RUPERT MURDOCH'S plans to own the millennium are suffering a series of embarrassing reversals. A newspaper called The Times had planned to erect a hideous `millennium statue' in the Royal Observatory gardens. Greenwich's long-suffering citizenry successfully protested, forcing Murdoch's minions to redraft their planning application. The tasteless advertising that formed an integral part of the original "sculpture" is now to feature in a "more recondite" position, according to Greenwich Council documents.
But a fresh disaster looms. Old Dirty Digs may well be adept at buying off Blair with his tabloid trash, but the Windsor family's retainers may prove an altogether tougher proposition. The Royal Fine Arts Commission has come down firmly against this ill-advised gimmick, taking the view that it "has consistently opposed advertising in the Royal Parks". After all, if the commission's supremo, Lord St John of Fawsley, nodded the stunt through it would set a precedent for introducing American-style billboards throughout thousands of acres of unspoilt parkland.
THERE'S MORE. Many Greenwich locals are increasingly uncomfortable with a tawdry LED displaying "breaking news" that the rag wants to dump on the meridian line. The meridian, agreed as "the official starting point of the year 2000" by an international conference in 1884 currrently runs through the Royal Observatory's courtyard. It is marked by a fibre optic white light, stunningly elegant in its simplicity. Greenwich Council has prudently insisted on monitoring the tacky replacement display's output. "I assume this is to stop news items such as `More Power to Our Glorious New Leader Wendy Deng'," one unhappy resident snaps - referring, in case you've just joined us, to the new Mrs Murdoch.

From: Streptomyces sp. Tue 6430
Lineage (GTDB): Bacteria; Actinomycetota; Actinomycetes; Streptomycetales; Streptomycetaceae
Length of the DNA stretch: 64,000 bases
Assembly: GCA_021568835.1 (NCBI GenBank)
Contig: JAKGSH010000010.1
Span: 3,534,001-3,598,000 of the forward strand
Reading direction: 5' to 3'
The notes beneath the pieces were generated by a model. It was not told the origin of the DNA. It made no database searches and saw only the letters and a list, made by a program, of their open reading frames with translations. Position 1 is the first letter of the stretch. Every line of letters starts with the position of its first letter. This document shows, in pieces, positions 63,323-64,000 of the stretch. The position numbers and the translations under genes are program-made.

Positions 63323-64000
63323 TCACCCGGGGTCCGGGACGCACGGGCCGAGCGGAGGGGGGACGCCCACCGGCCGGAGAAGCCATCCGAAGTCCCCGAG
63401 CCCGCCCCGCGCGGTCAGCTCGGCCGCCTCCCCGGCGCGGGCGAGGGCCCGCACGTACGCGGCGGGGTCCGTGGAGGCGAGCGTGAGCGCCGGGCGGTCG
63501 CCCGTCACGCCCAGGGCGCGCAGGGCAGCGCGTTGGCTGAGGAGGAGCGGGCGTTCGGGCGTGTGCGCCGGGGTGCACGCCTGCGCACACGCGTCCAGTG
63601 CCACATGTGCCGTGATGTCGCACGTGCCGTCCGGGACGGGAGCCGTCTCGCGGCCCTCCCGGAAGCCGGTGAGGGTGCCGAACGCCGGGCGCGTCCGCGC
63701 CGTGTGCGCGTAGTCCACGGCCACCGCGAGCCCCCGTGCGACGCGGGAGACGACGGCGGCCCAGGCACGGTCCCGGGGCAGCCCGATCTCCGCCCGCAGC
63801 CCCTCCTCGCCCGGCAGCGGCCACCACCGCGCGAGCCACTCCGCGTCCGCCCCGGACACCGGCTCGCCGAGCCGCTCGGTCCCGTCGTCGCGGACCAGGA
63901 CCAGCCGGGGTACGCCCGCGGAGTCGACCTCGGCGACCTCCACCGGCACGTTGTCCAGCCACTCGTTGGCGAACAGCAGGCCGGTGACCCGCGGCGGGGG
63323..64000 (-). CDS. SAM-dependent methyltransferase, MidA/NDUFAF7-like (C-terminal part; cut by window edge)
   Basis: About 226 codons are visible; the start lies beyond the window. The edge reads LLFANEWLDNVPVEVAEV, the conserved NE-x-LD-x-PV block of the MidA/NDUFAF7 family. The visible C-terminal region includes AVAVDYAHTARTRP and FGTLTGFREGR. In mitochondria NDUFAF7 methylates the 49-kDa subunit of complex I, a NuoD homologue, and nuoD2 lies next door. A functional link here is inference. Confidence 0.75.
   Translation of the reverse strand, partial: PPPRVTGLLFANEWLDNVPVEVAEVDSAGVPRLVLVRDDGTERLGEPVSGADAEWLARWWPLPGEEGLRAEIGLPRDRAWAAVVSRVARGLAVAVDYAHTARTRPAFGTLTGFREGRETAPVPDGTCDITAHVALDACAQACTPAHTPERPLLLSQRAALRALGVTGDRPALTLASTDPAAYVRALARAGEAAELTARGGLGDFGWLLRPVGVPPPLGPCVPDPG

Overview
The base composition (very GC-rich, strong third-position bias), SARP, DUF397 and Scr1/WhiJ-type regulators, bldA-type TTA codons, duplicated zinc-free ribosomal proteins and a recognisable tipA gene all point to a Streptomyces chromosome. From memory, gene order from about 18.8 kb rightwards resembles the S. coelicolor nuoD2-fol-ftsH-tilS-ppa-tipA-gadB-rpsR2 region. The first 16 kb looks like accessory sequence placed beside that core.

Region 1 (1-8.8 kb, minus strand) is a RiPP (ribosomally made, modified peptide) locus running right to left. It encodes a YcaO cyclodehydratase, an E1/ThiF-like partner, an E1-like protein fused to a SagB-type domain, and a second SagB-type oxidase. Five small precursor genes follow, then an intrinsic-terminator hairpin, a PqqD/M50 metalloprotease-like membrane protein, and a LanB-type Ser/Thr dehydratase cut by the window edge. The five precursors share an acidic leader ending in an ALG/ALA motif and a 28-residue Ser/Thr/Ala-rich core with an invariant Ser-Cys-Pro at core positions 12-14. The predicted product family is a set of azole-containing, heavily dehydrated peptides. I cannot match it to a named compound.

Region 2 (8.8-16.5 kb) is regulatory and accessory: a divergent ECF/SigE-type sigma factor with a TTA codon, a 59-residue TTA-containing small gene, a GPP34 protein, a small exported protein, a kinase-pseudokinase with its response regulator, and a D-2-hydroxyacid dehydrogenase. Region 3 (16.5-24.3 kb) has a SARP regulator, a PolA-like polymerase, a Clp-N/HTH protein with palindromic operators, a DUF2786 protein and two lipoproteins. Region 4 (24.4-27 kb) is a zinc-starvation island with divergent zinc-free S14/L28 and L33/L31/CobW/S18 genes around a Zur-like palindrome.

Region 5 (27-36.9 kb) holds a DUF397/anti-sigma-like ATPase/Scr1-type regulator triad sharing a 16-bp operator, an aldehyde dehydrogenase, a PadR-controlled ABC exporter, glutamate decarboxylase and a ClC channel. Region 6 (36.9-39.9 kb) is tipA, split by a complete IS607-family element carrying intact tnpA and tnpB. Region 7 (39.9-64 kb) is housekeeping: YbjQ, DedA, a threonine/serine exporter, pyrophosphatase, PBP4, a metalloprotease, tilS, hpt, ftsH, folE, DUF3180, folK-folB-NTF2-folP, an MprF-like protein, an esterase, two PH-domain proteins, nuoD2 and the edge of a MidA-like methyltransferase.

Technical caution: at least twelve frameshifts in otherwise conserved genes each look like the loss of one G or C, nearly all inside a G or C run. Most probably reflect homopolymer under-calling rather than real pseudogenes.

DIVORCES AND discord loom large too in Patrick Marber's award-winning play Closer, which spearheads the 1999 British invasion of Broadway with a midtown Manhattan preview next month. Natasha Richardson (pictured) and Anna Friel are set to star. Coincidentally Robert Fox, Closer's producer, used to be married to Richardson. Fox previously produced David Hare's The Judas Kiss which starred none other than Liam Neeson - the man whom Richardson married after she left Fox. Showbiz - it's just one big happy family...
...UNLESS YOU'RE panellist Bryan Robson on the 9 March edition of BBC TV's A Question of Sport. The programme's publicist promises "a barrage of banter" between Middlesborough manager Robson and his arch-rival, Sunderland boss Peter Reid. But Bry-Guy is recovering from a barrage of blows after his wife walked into a Leeds hotel at 2am earlier this week and discovered him playing away with Sky sports presenter Claire Tomlinson. Tomlinson had broken her ankle, and Robson's furious wife used the autocutie's crutch to attack her straying spouse. Can the Bry-Guy recover in time for the taping - or will he pull out?
ONE GUY who's not pulling out anytime soon, Mohammed "Mo" Fayed, will be a merrier mogul this morning - the ban on his favourite Iranian pistachio nuts has been quashed. He can thank Jeff Rooker, the food safety minister currently defending genetically modified victuals. In an aside to the new Food Standards Select Committee, the Brummie MP said he "almost had a fatwa put on me" by deranged Iranian planters. In banning their importation 16 months ago, the ministry alleged their nuts were diseased. We can all now sleep safely in each others' beds in the knowledge they're not.
THAT OLD GM smoothie Lord Sainsbury's charity, the Gatsby Foundation, recently gave pounds 50,000 to Liverpool University to compile archive records for the defunct Social Democratic Party. How odd to find that the generous Gatsby also forked out pounds 127,000 to the Social Market Foundation, the robustly right-wing think tank that's spawned many of Conservative Central Office's current elite. So much for the Sainsbury's loyalty card.
Pandora can be contacted by e-mail at pandora@ independent. co.uk
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